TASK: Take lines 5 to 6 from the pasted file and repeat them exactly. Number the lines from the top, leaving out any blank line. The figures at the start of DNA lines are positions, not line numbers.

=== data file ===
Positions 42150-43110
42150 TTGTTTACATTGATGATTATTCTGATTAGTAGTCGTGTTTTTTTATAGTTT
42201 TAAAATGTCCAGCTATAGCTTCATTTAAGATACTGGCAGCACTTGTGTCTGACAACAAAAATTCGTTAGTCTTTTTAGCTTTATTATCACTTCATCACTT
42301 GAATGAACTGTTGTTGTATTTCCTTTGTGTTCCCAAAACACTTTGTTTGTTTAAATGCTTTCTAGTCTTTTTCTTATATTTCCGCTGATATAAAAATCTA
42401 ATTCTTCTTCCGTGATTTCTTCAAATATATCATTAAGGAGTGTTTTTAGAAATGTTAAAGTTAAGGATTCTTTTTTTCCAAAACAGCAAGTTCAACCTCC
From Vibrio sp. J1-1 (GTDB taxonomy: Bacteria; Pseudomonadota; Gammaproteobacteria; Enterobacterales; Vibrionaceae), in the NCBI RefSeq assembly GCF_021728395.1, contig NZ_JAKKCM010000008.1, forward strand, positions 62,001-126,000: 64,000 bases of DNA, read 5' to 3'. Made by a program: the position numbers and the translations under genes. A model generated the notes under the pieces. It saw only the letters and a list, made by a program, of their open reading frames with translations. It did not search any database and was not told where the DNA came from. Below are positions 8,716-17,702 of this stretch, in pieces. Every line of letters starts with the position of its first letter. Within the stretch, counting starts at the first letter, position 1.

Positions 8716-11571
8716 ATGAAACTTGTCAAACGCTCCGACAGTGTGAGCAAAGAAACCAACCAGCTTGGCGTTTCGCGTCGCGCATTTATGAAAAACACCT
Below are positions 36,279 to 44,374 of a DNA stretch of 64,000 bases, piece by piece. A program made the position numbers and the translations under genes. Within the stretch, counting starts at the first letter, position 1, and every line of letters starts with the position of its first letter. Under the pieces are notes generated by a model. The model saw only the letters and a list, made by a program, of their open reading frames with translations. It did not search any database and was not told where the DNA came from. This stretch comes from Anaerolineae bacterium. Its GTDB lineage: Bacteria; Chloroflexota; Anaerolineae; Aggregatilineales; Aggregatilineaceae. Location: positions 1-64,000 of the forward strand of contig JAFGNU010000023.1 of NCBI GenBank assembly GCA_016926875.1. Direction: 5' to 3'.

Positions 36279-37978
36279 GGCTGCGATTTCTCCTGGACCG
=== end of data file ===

42401 ATTCTTCTTCCGTGATTTCTTCAAATATATCATTAAGGAGTGTTTTTAGAAATGTTAAAGTTAAGGATTCTTTTTTTCCAAAACAGCAAGTTCAACCTCC
From Vibrio sp. J1-1 (GTDB taxonomy: Bacteria; Pseudomonadota; Gammaproteobacteria; Enterobacterales; Vibrionaceae), in the NCBI RefSeq assembly GCF_021728395.1, contig NZ_JAKKCM010000008.1, forward strand, positions 62,001-126,000: 64,000 bases of DNA, read 5' to 3'. Made by a program: the position numbers and the translations under genes. A model generated the notes under the pieces. It saw only the letters and a list, made by a program, of their open reading frames with translations. It did not search any database and was not told where the DNA came from. Below are positions 8,716-17,702 of this stretch, in pieces. Every line of letters starts with the position of its first letter. Within the stretch, counting starts at the first letter, position 1.